“He was pasture fat and quite stumbly to begin with,” said Brianne Sinclair. “But as he started to get fit, he got stronger every week. When it was time to start training miles, he was shipped to Tioga Downs because the farm track is not trainable due to the hills and size. His very first training trip was cut very short. Michael Sinclair, holding the lines, entered the track at Tioga. Doc Nixon had never seen all the things at Tioga and decided to stop abruptly and roll back the other way, dumping Michael clean out of the jog cart. Luckily, only two other horses were on the track and the head of track maintenance, Justin Bellis, ended up catching him quite quickly.
“That was the first, and last day, for Michael to train him,” continued Sinclair. “I took over the lines for the rest of his training miles. I never had any issues with him on the track again, after a bridle and equipment change. He trained down against a two-year-old pacing filly and he continued to finish his miles very strongly, never once breaking stride and often winning the mile. In April, as his miles were getting faster and faster, I called Ashleigh.”
“Brianne trained down the colt and said, ‘I think he can actually race.’ I talked to Jeff and he cannot race horses that he owns at Tioga, so he said, ‘If you girls believe in the horse so much, then you can have him.’ We were ecstatic,” said Bennett.
In May of 2023, the ownership transfer to Bennett and Sinclair was official. On July 3, Amber Longo joined the partnership behind Doc Nixon.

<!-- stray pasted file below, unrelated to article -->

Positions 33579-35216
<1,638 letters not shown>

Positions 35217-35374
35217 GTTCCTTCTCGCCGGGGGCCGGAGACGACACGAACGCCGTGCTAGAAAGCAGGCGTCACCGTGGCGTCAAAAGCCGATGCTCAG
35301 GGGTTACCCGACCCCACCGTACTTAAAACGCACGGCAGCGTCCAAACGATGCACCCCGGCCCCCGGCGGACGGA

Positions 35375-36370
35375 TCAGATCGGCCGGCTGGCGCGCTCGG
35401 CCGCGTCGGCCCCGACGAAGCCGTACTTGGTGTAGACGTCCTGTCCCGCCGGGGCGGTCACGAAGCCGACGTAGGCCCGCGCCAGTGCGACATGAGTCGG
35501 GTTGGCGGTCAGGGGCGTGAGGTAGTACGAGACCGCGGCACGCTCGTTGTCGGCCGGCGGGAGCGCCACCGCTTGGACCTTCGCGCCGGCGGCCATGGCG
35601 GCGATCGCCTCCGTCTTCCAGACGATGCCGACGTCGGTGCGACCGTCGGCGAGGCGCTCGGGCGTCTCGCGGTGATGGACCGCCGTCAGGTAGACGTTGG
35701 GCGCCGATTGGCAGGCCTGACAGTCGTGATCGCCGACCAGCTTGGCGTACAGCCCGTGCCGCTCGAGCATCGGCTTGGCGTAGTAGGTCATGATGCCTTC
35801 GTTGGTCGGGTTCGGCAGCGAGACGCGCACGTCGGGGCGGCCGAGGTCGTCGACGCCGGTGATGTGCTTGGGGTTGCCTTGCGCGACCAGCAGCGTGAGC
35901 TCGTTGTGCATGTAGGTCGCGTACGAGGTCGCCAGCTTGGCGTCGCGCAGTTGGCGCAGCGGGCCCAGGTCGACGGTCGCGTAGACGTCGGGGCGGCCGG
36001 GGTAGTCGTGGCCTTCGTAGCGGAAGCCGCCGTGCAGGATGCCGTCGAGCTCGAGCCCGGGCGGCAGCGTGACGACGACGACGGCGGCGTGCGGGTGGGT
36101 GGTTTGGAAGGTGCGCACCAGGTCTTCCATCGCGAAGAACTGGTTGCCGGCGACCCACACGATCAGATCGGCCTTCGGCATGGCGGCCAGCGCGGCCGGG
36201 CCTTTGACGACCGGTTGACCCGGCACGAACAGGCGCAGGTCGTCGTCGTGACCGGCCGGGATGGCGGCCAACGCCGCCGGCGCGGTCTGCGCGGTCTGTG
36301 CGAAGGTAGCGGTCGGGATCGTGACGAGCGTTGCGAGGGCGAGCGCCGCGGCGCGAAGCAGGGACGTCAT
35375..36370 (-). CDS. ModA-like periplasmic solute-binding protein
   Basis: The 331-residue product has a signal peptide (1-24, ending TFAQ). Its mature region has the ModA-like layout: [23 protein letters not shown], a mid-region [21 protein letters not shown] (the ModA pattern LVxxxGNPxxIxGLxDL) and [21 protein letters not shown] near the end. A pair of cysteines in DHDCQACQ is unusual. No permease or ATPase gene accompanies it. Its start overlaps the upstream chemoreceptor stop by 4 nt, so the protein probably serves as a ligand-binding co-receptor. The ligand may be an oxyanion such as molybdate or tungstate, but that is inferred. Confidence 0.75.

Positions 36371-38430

“In the midst of him training down, we learned that the doctor who had done his Wobbler surgery had passed away on March 1 from prostate cancer. We were so sad to know Dr. Nixon would never get to see his work perform and so, we decided to change the horse’s name to Doc Nixon in his honour. At the end of each season, [we] will be donating 10 per cent of his earnings to prostate cancer research,” said Bennett.
On June 10, 2023, Doc Nixon made his racing debut in a qualifier at Tioga Downs.
“Hunter had a promising qualifier in which he was second in 1:58.3,” she said.
The following week, on June 17, the sophomore had his first start.
“In his first lifetime start, he was hot and the driver wasn’t able to hold him, so he was parked out his entire mile and finished ninth.”
On June 24, Doc Nixon made his second appearance at Tioga Downs with Aaron Byron in the bike. He got away fifth from post four, continuing fifth through the quarter in :29.2 and half in :59.3. Byron pulled his right line and made a first-over trip through the three-quarters in 1:29. Around the final turn, Doc Nixon took over and continued down the stretch to a 1-1/2 length victory in 1:59, with a last quarter in :28.4.
“He had a perfect trip and won! Tears of joy for sure,” said Bennett.
“Luckily Jeff Gural was at the track that night with some family members and was able to be in the win photo,” said Sinclair. “For this horse to go through two major surgeries and have an almost zero chance of racing to winning his second lifetime start is quite a feat.
“He continues to have big personality but loves to be loved on and enjoys playing in the water during his baths. Plans for his future will include racing at Tioga Downs and then, hopefully, onto Pocono Downs," continued Sinclair. "Ashleigh and I are just thrilled to see all the hard work and faith that we have put into Hunter pay off, not only for them, but all people that have never given up on a horse.”